The partnership agreement sets out each partner's duties and responsibilities, as well as the decision-making process and practice structure. It also includes financial details such as how profits are shared as GPs aren't employees, so they don't receive a salary. As GPs are self-employed, they don't have an automatic right to holiday pay, sick pay, or parental leave like salaried employees do. The contract confirms what they're entitled to. The contract should also include grounds for removal and confirm what will happen if a partner decides to resign or retire. Resignation and retirement can be complex, as partners own a share of the business.

GP contracts

While each practice is a business governed by a partnership agreement, it provides health services under a GP contract with the NHS. The practice enters into a contract with NHS England or a CCG, which commissions healthcare in a specific geographical area.

Several types of contracts exist, and terms vary depending on a practice's services and the local population's healthcare needs. The contract determines how the practice operates and influences GP surgeries' payments.

Types of contract

There are three different types of contracts an NHS GP partnership can have. GP practices can only offer NHS care if they have one of these contracts and they form the basis of all the services a practice provides.

Each contract varies in its' terms and also sets out who can operate a practice. The three contracts are as follows.

The GMS contract

The GMS, or General Medical Services contract, is the most commonly used contract, with around 70% of GP surgeries signed up. It's a standard contract which NHS England negotiates with the General Practice Committee of the British Medical Association each year. The same terms and conditions apply to every surgery, although NHS England and local CCGs commission services separately in each area.

The PMS contract

The Personal Medical Services contract is similar to the GMS, but it offers more flexibility. It allows healthcare commissioners to tailor services to suit their local communities. Commissioners negotiate each contract with local providers while considering national guidelines and standards. The PMS contract is gradually being phased out.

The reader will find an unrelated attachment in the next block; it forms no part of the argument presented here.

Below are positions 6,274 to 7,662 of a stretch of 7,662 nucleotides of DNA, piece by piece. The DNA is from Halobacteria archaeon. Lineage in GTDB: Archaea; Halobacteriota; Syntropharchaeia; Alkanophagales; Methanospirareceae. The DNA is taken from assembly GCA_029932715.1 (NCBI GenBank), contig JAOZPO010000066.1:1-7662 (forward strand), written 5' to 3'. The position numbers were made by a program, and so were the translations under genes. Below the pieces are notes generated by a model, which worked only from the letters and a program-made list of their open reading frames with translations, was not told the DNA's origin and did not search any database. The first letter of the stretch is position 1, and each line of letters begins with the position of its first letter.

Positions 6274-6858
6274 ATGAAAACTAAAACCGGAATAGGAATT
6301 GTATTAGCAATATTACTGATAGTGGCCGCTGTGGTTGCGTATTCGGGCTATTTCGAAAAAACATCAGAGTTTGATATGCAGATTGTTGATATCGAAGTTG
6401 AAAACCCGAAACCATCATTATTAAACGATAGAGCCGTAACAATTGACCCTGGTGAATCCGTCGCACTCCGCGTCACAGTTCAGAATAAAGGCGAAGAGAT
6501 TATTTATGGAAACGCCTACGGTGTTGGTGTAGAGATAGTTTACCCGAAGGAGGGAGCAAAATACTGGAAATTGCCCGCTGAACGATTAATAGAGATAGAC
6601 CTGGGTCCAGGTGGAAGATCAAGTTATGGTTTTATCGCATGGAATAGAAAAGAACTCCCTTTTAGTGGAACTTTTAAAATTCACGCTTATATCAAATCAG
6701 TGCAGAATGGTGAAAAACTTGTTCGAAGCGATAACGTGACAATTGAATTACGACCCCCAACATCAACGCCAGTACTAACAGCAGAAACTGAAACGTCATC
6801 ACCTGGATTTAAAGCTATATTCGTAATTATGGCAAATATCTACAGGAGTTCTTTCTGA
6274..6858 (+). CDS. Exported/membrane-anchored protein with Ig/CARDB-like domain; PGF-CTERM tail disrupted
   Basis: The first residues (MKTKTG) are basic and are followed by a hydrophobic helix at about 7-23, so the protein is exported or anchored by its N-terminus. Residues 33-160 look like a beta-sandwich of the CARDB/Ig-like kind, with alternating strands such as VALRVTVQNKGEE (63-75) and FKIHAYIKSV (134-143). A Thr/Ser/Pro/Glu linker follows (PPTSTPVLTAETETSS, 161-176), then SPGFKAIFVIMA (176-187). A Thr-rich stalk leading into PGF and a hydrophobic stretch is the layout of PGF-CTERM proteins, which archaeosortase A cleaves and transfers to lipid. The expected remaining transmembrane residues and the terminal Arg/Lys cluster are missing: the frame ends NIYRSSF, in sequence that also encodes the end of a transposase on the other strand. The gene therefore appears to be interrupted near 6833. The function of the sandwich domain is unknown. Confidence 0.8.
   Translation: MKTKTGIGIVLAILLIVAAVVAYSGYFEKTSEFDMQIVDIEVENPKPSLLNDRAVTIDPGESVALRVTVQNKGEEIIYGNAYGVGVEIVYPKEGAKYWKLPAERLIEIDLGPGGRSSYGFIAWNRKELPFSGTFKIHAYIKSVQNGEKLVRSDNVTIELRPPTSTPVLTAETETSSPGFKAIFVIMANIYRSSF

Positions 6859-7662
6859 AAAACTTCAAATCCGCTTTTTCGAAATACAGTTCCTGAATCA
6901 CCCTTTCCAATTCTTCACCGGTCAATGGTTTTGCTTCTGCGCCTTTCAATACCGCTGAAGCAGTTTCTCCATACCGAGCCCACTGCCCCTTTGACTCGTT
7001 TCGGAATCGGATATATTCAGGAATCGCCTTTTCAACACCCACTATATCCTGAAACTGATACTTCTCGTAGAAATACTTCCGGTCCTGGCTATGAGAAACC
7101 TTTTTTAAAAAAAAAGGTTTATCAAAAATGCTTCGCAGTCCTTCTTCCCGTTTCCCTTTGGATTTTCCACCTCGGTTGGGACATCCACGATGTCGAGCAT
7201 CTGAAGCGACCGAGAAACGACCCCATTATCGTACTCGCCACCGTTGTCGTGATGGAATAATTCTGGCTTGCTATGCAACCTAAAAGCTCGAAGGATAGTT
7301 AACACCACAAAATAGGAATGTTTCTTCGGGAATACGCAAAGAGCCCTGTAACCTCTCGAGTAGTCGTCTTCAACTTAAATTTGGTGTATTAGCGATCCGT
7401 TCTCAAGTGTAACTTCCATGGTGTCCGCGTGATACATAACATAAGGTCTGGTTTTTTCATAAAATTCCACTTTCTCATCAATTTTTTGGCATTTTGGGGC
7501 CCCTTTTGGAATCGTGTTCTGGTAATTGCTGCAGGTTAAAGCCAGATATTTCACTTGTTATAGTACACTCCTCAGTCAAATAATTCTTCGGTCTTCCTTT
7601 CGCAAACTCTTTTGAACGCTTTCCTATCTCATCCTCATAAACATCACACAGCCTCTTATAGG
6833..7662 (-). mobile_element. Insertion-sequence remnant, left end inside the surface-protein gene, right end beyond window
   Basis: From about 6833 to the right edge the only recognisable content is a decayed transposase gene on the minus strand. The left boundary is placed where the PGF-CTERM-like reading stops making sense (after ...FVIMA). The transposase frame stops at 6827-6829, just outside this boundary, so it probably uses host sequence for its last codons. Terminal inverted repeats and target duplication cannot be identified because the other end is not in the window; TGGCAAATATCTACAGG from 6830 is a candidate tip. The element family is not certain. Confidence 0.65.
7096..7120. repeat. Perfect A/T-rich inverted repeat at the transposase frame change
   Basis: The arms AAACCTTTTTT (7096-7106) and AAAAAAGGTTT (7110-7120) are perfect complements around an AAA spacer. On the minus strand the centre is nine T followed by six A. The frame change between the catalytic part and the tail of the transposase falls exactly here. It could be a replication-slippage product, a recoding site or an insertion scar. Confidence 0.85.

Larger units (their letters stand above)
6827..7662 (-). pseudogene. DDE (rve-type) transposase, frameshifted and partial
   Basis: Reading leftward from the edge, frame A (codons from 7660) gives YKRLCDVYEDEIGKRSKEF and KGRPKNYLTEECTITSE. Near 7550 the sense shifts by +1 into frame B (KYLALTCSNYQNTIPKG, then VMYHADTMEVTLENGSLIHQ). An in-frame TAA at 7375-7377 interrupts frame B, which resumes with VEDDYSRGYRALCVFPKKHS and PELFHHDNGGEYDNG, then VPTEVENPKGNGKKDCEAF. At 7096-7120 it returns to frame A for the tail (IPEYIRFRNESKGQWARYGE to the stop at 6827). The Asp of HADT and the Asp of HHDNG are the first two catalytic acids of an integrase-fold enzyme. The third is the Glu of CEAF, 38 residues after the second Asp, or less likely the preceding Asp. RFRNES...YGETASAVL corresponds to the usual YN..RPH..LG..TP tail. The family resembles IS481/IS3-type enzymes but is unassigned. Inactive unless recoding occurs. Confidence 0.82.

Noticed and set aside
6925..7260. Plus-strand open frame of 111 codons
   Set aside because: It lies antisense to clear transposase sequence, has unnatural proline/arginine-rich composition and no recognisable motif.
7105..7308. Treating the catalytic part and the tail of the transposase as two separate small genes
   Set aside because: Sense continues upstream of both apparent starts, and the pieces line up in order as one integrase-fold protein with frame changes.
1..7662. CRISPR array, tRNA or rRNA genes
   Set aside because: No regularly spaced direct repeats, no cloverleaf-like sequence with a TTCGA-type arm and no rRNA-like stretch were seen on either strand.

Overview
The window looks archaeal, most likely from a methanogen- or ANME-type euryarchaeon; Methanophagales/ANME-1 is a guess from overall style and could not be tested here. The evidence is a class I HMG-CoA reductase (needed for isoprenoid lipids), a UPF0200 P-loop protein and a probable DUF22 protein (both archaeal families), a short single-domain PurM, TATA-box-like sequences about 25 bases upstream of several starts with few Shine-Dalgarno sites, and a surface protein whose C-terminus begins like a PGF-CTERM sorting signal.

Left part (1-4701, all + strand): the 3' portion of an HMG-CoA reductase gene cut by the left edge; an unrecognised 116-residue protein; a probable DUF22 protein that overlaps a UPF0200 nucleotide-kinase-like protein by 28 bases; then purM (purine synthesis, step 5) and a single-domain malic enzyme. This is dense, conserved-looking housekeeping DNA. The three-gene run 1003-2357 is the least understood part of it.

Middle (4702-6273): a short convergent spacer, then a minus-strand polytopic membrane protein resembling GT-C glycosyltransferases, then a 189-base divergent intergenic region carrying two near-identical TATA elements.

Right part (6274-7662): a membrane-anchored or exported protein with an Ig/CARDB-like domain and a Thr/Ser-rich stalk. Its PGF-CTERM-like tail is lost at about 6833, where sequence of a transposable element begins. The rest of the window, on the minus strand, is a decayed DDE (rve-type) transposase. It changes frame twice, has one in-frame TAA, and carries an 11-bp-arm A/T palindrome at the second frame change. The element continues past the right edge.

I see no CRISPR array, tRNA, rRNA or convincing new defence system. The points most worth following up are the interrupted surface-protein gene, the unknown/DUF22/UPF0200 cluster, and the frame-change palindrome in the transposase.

The APMS contract

APMS stands for alternative provider medical services, and it allows organisations such as private companies, charities, and community groups to run surgeries.

This type of contract covers a broad range of healthcare services. While a surgery typically covers a local area, commissioners can use APMS contracts to provide medical care to a specific group, such as homeless people. APMS contracts have enabled private sector companies to buy and operate surgeries.

Contract terms

Contracts provide essential information about how each practice operates, who it serves and the legal requirements it must meet. Each contract has a set of core requirements, and a practice can add further services if it chooses to.

The core contract

Every general practice covers a specific area and provides essential medical services set out in the contract. GPs must keep a list of the patients registered at the practice. The contract also sets out circumstances when they can remove a patient from their list.

The contract is also there to protect patients, ensure services are safe, and give patients a say in how the practice operates. It ensures each practice cooperates with regulatory bodies such as the Care Quality Commission and adheres to official standards on a variety of measures, including complaints handling, clinical processes, and insurance.